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Posted May 1, 2006

Ask An Expert

Elderly Behavior: Coping with 'Distant' Spouse

Q. I am having a very hard time coping with not seeing my husband of 55 years.  He is in an assisted living, and needs to be there, but wants to come home (to his MOTHER'S HOME) and he is so angry with me because of my control over him.  He thinks he needs to be out of there and at home with his mother (she died years ago).  Now he does not know me except to HATE me whenever I come to see him because of my not letting him go “home.”  Very, very sad.  How do we handle this one?

Thelma G., Haines City, FL

A. It is indeed very difficult when your life partner not only is unable to live with you any longer, but he also does not know you or understand what you are dong to help him. Here are some thoughts to consider:

  1. How long has you husband been in the assisted living residence? If he was recently moved (e.g., less than two months ago), it may be that you just need to give him time to settle into his new situation. Be patient.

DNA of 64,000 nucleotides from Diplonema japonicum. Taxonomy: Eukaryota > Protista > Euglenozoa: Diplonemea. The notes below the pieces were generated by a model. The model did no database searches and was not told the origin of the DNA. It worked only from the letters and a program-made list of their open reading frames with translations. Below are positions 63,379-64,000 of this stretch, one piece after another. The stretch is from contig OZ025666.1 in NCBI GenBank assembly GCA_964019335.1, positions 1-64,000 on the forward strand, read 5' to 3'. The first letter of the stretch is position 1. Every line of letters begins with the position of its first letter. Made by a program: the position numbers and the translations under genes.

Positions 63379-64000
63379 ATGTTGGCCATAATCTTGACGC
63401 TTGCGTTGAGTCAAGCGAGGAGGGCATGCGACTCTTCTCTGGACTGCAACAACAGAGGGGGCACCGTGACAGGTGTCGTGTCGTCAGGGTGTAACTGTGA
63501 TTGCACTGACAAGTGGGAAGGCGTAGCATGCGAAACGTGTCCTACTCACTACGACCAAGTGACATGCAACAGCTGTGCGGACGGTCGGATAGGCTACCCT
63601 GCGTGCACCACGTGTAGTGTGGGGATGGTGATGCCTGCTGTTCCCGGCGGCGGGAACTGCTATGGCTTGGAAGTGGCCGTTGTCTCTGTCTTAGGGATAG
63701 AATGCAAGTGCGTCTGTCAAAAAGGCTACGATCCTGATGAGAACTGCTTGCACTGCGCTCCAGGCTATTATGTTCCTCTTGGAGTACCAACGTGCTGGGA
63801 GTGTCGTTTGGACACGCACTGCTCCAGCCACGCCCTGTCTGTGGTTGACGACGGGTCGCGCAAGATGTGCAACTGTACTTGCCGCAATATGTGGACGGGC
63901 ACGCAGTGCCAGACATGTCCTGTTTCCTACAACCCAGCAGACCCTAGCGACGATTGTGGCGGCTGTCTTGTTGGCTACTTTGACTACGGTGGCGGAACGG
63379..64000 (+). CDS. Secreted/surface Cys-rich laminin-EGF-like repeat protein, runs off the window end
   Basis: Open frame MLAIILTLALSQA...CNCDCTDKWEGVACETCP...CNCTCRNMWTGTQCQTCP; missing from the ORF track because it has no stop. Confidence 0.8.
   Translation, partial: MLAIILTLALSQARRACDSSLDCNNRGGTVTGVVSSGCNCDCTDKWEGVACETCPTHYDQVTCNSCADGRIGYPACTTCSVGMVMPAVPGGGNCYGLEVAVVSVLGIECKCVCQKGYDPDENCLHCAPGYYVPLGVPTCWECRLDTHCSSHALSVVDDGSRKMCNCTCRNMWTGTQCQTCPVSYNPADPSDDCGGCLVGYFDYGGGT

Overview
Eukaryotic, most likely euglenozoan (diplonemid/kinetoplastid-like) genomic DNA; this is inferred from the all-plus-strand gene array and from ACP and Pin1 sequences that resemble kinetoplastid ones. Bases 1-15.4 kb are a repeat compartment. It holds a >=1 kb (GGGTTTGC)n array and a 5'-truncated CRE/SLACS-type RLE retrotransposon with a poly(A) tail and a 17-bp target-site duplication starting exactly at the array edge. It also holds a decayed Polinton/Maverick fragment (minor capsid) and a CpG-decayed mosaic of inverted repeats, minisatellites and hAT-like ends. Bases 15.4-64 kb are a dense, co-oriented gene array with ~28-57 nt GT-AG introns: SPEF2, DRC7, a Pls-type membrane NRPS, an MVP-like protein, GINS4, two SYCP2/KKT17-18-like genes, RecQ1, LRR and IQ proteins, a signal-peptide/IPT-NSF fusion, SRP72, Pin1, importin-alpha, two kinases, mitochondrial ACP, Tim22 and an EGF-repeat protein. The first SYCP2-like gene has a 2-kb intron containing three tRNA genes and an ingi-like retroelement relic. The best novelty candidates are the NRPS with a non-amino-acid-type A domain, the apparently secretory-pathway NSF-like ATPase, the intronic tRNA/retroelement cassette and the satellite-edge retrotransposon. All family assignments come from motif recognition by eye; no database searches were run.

2. Continue to remind yourself that your husband is suffering from a brain disease that affects his ability to think and act rationally. If you can see his actions as “the disease talking,” it will be easier for you not to take his angry words personally.
  3. Finally, try looking at your pattern of visits and his patterns of daily behavior and mood. Talking to staff at the assisted living facility can help you. Are there times of day when your husband seems to be less confused and agitated? If so, you might try to time your visits to coincide with his “good” periods. Is he less likely to become angry if you visit with another family member or friend, if you stay for a shorter period of time, or if you have some distracting activities that the two of you can share while you are there? Does he get upset as soon as you walk in, or only when you announce you are going to leave? Is it better or worse if you visit more or less frequently? If you can find things that tend to trigger his upsets or cause them to escalate, you might be able to rearrange your visits in a way that will make them more enjoyable for you both.

This answer is provided by Susan M. McCurry, Ph.D., Research Associate Professor at the University of Washington, School of Nursing, and a licensed clinical psychologist. She is a fellow in the Gerontological Society of America and an expert in the development of behavioral interventions for the treatment of mood and behavior disturbances in persons with dementia and family caregivers. Her publications include the recent book, “When A Family Member Has Dementia: Steps to Becoming a Resilient Caregiver” (Greenwood Press). She can be reached at smccurry@u.washington.edu.

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